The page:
It’s crazy to think that women’s sports was not always a thing in schools in America. Until Title IX was passed in 1972 I can’t help but feel that most of the thinking at the time about women in education and sports was not that far of a leap from the Taliban.
By the time I started playing or noticing sports as a kid in the mid 1980s, my grade school had girls sports. My younger sister not only played basketball, volleyball, and track there, but was a state champion in the mile in 1989. She’d go on to four years of varsity cross-country & track, before getting a scholarship to college for those sports. Unknown to me some of these options for her and my female classmates had barely been around for a decade when she first started.
So as Title IX hits the 50 year mark I’ve been even more excited about covering girls high school sports than I was in the past. I’m not going to lie, as recently as a few years ago I’d feel snubbed by my editors when I’d get sent to cover a girls basketball game over a boys game, but seeing the girls play almost a more physical game than the boys really started to change my mind the more games I covered. However nothing has got me on the female sports bandwagon as much as The Daily Southtown’s sports writer Tony Baranek.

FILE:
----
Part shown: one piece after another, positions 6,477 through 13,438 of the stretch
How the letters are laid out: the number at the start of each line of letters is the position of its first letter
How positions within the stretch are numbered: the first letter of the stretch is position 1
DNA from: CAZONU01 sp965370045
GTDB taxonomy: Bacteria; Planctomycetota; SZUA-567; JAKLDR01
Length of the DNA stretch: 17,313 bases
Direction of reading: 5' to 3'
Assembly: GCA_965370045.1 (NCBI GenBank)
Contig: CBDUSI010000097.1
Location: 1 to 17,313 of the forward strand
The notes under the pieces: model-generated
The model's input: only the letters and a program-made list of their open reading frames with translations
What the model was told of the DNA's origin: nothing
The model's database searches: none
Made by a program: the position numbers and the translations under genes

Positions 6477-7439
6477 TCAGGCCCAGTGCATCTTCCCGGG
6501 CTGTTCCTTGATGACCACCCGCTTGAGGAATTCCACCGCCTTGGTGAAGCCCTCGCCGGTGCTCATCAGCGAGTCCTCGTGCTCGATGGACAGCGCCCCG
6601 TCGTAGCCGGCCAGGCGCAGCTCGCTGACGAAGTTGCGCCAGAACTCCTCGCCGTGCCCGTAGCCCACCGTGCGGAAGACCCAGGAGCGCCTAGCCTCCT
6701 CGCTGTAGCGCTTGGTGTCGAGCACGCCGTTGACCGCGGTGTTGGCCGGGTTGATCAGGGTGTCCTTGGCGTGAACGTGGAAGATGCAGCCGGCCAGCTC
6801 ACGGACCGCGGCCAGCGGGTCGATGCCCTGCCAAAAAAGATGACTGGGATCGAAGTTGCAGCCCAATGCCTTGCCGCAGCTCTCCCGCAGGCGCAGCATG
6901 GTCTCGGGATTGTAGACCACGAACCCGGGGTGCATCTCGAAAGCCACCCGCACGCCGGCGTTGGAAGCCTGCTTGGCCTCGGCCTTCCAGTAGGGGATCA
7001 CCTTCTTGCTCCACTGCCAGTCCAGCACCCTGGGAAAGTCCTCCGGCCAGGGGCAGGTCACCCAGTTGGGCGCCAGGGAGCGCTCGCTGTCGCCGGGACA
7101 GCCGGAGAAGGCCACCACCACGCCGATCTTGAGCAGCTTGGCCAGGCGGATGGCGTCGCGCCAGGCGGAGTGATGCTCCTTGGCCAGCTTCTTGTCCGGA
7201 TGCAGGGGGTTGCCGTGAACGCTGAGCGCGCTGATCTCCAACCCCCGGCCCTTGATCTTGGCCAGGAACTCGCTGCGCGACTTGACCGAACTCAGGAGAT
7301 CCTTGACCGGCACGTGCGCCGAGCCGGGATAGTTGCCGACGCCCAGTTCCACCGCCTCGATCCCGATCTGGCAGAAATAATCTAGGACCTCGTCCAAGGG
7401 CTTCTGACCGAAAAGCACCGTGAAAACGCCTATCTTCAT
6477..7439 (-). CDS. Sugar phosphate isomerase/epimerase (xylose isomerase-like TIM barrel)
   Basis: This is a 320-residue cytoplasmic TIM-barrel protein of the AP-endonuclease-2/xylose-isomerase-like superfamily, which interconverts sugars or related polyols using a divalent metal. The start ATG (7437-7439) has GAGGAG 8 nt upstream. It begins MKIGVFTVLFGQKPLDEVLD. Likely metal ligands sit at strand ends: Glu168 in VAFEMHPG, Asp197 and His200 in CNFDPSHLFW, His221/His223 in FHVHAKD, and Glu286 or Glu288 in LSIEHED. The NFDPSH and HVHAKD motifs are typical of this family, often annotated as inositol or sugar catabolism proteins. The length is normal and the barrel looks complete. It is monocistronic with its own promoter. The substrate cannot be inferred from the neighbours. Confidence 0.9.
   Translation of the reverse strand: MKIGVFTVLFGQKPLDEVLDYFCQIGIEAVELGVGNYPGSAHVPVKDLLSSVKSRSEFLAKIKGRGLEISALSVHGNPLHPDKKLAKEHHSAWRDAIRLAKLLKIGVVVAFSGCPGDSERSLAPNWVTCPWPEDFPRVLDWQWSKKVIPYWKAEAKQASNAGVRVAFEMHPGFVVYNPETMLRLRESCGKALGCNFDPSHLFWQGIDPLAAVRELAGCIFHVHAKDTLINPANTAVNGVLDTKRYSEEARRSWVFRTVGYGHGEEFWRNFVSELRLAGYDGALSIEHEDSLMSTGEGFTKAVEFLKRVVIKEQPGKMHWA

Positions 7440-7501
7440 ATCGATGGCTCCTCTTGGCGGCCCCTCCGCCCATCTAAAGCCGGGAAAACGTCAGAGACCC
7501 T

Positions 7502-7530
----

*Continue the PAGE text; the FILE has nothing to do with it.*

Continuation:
Tony Baranek is an unsung advocate for girls’ sports
Shooting high school sports for the Southtown is almost a regular job for me and makes up the majority of the freelance photojournalism work I do. Which has me working with Tony quite a bit. His beat has been girls sports for as long as most of us can remember; volleyball in the fall, basketball in the winter, and softball in the spring. From Bridgeport to Beecher that aren’t may girls’ coaches that don’t know him and unlike some sports writers I don’t think there’s a coach that would say a bad thing about him.
Sitting with Tony during a game or after, working on who he needs photos of and which aspect of their game he’d like to highlight, inevitably comes with stories of the girls, the coaches, and the programs their part of. He’s told their stories for so long, he’s got longtime coaches who he wrote about when they played and shares how good they were. I have a hard time remembering which teams I photographed last Tuesday!
When Tony was asked by Richards’ softball coach Julie Folliard to be one of the people to throw out a ceremonial first pitch for their game where they commemorated the 50 years of Title IX, he of course showed up at 9am on a Saturday to do so. So did I, and so did a few other sports journalism colleagues of his, because if you know Tony he’d rather be covering girls high school softball than being a beat writer for the Cubs or Sox. And I can’t blame him.